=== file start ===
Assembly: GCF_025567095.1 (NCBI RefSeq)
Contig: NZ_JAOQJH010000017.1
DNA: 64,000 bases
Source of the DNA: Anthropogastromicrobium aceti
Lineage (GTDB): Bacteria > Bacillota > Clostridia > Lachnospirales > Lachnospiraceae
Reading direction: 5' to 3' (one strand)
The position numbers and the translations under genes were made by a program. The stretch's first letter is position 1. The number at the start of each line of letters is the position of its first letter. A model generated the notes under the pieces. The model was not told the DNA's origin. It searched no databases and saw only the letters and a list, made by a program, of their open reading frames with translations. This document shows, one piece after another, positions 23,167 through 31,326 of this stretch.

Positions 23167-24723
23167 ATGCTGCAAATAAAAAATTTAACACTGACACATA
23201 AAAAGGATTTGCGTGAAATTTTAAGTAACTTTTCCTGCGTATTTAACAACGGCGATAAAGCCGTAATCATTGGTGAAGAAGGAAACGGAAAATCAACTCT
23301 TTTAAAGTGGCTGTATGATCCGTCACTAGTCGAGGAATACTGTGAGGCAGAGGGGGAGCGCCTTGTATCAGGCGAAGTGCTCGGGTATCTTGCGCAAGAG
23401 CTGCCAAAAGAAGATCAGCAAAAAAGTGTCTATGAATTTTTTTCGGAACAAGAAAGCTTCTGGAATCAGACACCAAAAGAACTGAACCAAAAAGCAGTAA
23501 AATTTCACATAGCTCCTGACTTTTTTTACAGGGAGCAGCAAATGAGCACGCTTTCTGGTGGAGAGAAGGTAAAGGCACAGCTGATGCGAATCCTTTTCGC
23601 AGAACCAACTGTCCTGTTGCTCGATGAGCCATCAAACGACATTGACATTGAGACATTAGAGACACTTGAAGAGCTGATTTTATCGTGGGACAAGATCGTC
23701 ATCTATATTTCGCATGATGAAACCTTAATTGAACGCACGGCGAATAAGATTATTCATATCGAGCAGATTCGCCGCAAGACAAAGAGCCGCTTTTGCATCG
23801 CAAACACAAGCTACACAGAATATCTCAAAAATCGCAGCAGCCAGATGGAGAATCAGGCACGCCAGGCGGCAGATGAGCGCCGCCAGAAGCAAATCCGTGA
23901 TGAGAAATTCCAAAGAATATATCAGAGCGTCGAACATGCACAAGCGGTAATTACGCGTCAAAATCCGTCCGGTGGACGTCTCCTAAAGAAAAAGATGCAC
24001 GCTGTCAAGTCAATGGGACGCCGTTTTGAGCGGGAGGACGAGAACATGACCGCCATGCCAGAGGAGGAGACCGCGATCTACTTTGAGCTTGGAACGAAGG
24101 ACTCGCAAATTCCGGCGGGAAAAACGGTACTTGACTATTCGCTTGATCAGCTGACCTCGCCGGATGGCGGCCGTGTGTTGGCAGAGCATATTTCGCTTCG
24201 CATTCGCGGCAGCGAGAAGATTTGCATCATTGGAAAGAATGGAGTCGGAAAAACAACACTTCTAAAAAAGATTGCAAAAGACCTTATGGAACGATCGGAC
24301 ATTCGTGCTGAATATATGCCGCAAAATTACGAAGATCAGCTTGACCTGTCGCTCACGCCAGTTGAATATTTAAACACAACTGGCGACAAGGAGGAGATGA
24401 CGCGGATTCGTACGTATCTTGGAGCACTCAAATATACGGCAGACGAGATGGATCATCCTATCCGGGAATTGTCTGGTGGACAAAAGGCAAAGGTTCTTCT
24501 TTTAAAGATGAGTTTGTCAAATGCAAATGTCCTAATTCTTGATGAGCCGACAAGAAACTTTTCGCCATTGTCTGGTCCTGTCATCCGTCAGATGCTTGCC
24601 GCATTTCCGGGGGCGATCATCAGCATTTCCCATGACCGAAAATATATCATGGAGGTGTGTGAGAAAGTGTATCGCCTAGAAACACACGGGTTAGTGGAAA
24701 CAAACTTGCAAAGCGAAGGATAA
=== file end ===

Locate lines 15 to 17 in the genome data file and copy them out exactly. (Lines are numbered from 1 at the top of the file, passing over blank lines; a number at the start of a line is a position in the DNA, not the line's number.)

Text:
23701 ATCTATATTTCGCATGATGAAACCTTAATTGAACGCACGGCGAATAAGATTATTCATATCGAGCAGATTCGCCGCAAGACAAAGAGCCGCTTTTGCATCG
23801 CAAACACAAGCTACACAGAATATCTCAAAAATCGCAGCAGCCAGATGGAGAATCAGGCACGCCAGGCGGCAGATGAGCGCCGCCAGAAGCAAATCCGTGA
23901 TGAGAAATTCCAAAGAATATATCAGAGCGTCGAACATGCACAAGCGGTAATTACGCGTCAAAATCCGTCCGGTGGACGTCTCCTAAAGAAAAAGATGCAC